Saturday, December 08, 2012

"Panic all over" on the F-35 at Mr. Harper's feet

If this is true, that aerospace contractors are suddenly all aflutter given the news out of Ottawa on the F-35, then it's squarely on the shoulders of Stephen Harper and his government: "‘It’s panic all over’ as Ottawa rethinks F-35 purchase." Harper and his crew inflamed and sensationalized the jobs issue for contractors for political reasons when they had no need to do so. Here's a reminder of Harper in high form on the F-35s back in the day of 2010:
“To do what Mr. Ignatieff and his allies suggest now is to put in jeopardy every single job in this room and every single job that depends on the aerospace industry with no possible upside whatsoever for the Canadian air force,” he said. “Their position here is playing politics with the lives of our men and women in uniform and the jobs of the people in this room, and we will not stand for it.”
That's what the Prime Minister of Canada did while on site at one of these contractor locations. It was totally inappropriate.

The Memorandum of Understanding that Canada is a party to and that permits contractors to bid for jobs pursuant to, is the principal contract that has always governed our bidding regime. It provides for companies to bid and we paid money in joining this regime in order for these companies to do so. The contracts were never guaranteed to Canada but given our aerospace sector, the contracts came. They may continue to do so.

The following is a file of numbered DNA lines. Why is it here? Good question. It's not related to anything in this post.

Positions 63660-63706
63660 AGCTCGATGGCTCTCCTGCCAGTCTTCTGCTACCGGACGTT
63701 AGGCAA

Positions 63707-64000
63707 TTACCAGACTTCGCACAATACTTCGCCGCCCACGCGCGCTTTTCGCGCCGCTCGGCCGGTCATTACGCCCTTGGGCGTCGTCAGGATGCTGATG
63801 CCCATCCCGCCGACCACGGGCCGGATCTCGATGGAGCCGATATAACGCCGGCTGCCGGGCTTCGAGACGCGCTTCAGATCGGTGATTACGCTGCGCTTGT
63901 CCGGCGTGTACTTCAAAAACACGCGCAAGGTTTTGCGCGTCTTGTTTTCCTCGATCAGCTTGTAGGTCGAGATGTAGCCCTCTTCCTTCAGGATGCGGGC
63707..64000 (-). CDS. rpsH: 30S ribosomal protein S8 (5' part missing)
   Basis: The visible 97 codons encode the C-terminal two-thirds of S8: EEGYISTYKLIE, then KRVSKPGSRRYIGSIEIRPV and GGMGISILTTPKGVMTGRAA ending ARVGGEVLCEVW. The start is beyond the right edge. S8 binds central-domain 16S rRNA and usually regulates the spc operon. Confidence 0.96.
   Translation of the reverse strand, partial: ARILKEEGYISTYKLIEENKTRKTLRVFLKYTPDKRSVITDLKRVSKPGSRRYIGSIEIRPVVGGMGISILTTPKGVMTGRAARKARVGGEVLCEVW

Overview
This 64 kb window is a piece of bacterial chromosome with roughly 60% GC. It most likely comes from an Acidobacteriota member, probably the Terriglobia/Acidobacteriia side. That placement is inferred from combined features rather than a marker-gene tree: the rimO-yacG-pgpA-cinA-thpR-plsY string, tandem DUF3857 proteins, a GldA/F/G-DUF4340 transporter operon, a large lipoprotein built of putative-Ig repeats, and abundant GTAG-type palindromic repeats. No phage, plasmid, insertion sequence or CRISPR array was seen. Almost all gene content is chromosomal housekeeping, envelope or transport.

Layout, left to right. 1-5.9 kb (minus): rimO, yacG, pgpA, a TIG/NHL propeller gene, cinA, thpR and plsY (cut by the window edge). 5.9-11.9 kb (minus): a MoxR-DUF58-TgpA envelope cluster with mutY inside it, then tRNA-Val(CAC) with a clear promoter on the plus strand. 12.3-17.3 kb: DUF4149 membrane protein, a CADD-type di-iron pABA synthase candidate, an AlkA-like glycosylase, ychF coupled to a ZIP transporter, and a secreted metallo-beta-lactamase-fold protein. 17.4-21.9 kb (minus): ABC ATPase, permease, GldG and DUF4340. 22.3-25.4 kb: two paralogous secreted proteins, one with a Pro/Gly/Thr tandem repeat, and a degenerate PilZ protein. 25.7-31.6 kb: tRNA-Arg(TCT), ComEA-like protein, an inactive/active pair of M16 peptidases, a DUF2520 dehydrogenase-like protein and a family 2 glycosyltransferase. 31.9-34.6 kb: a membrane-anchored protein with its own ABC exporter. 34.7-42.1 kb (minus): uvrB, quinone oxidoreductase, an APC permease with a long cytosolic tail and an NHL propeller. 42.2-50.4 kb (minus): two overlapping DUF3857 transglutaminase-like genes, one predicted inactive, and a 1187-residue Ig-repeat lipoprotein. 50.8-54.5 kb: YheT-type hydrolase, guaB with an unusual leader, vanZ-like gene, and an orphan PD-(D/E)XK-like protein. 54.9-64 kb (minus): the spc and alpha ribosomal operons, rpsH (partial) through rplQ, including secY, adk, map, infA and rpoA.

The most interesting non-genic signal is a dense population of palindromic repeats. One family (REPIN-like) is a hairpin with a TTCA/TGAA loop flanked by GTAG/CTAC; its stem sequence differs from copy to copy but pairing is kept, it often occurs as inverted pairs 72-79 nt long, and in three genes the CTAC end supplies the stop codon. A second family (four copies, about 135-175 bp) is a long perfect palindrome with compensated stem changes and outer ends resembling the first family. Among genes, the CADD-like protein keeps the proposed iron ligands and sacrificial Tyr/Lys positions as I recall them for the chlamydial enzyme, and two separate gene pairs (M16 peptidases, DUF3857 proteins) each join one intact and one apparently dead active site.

Some of the panic might have to do with a contractual conflict between what aerospace contractors signed with Lockheed Martin versus what Canada's Memorandum of Agreement with Lockheed Martin states. Again, that's something that never should have happened in this mess but all these people are grownups and they knew all these details. The contractors seemed to be willing to go along with Lockheed Martin to in effect pressure the government into buying the F-35. But governments are ultimately controlled by we civilians, thankfully, and this one finally has had some sense knocked into it by the astounding costs of this plane and the sheer risk now to their political viability (Conservatives of conscience, time to step up, hello).

Back to the main point, setting up aerospace contracts as a condition of our purchase of the F-35...that framing is all on the shoulders of Stephen Harper. And it is partly why this entire episode is so sorry. People's jobs are not political playthings to be gamed for electoral success. But this is the era Stephen Harper has ushered in, so now let's make him live with it. Maybe all those areospace types might want to re-think their photo-op availabilities next time someone comes knocking too.